Alfred 0.7 launch party cake
It’s been a while since I wrote my last post on the blog (Alfred is about to get a whole lot better) and I am over the moon with how much progress I’ve made with Alfred in the last 6-7 weeks. Let’s just look back to see what has changed on a technical level – under the hood really:
- Completely new architecture to allow for additional views of data, used in the file system navigation, iTunes view and Actions view. This new architecture was designed with plugins in mind so as Alfred matures, Powerpack users will be able to create and use their own plugins sitting on top of Alfred core
- Deeper integration into OS X with cocoa interfaces being built for AppleScript to interact with Finder and iTunes
- Enhanced performance and caching of system metadata with the biggest gains seen in Applications searching
- Full code review of TODO comments, leaving no stone unturned making a number of core level stability improvements
All this while creating the actual Powerpack features, which sit on top of these new architectural changes, and performing extensive Instruments analysis (I’m addicted) to ensure that there are no leaks and no hanging object references.
What does all this mean… well, depending on your Mac spec, Alfred is capable of using under 20Mb of memory when fully active and less than this when idle. It also means that there have been ZERO performance hits by adding in the Powerpack.
This is just the start!
Even though there are many positives, I have to admit that I am not fully happy with the iTunes mini player. Due to my mantra of ‘release now, fix later’, I released the iTunes mini player before I wanted to. Because of this, it is lacking playlist support, there are quirks when trying to play certain songs, it requires the songs to be OS X indexed, making it temperamental and there is no NAS support yet.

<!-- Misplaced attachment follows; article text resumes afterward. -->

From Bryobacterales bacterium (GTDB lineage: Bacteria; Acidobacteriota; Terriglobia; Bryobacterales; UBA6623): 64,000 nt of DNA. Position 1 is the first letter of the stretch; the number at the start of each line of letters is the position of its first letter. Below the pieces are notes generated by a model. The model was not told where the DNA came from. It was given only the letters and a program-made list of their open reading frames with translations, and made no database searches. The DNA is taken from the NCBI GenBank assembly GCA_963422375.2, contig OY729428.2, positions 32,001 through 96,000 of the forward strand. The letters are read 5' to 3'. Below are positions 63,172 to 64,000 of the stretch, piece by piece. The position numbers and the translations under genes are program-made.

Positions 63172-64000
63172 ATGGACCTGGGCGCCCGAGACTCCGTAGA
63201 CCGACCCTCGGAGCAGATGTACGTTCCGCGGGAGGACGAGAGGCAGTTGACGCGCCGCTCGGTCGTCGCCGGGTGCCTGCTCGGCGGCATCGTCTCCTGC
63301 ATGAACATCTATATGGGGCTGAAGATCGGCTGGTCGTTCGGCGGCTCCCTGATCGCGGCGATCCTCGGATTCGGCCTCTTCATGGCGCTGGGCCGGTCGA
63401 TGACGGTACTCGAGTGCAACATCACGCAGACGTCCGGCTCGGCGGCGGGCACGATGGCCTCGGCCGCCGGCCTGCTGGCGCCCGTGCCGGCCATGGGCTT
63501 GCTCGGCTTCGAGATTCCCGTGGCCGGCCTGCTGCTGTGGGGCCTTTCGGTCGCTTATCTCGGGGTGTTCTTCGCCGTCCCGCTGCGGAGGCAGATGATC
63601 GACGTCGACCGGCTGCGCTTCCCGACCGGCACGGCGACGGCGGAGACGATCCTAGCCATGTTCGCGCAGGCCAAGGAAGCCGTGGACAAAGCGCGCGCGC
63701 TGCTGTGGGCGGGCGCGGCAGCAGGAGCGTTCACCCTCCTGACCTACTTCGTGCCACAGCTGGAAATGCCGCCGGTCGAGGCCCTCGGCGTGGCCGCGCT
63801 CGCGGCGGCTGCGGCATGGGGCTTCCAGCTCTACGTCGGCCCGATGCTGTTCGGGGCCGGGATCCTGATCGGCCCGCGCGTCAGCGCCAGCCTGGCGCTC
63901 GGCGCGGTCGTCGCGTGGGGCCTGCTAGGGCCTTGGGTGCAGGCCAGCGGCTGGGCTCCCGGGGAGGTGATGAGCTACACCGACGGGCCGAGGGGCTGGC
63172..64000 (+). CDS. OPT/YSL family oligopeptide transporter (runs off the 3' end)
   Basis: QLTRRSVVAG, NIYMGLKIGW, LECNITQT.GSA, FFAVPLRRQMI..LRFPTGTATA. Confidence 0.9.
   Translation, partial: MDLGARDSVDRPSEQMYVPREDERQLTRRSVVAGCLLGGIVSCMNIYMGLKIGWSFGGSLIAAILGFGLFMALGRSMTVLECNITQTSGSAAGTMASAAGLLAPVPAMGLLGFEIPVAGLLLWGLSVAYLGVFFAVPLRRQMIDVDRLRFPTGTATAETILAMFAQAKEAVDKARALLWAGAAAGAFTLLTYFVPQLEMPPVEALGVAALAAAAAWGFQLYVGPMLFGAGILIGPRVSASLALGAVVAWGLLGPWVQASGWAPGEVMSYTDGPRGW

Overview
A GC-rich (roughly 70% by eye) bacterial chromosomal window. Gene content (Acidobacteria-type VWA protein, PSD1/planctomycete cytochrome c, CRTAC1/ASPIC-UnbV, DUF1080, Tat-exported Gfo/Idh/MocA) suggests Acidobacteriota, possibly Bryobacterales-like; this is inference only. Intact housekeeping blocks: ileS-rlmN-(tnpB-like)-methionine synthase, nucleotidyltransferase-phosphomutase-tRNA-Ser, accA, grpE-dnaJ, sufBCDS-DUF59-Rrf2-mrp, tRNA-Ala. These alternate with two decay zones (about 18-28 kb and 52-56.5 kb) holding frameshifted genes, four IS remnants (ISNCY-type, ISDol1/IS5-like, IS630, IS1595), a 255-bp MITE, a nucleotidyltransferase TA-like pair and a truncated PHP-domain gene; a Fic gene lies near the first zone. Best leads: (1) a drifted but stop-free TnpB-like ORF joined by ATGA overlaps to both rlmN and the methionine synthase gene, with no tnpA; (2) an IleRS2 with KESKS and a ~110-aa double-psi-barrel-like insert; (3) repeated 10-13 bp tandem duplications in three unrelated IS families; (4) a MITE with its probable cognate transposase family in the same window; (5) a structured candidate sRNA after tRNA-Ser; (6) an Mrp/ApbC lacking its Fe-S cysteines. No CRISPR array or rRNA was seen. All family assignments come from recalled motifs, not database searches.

Fear not! This is my main focus for 0.7.1. I am rewriting the core of the iTunes player to use the iTunes library XML instead of the metadata. This not only means that your music will be found regardless of the state of your library, but will also add playlist support and browsing your music without having to search for it! Put it this way, iTunes mini player is going to rock!
I have a number of usability enhacements to make in the coming releases and then will be working on AppleScript plugins, full Address Book integration (viewing your contacts from within Alfred) and starting to work on the native plugin API so that you (and we) can add in amazing third party tools such as 1Password and Evernote.
If you haven’t yet picked up the Powerpack, grab a copy now to get on the awesometrain and see the Powerpack as it develops! Remember that buying the Powerpack is what keeps the speed of development up – it means that I don’t need to take on other contract work to buy dinner (and food for the kittens!)
Did I say “buy the Powerpack” yet? No, I don’t think so… do it!
I just want to reiterate how much I appreciate how awesome you, our users, are! The community we have built with over 3000 Twitter followers and a growing Get Satisfaction forum is truly amazing and has been extremely motivating.
[Image credit: Michael Dales on Ember]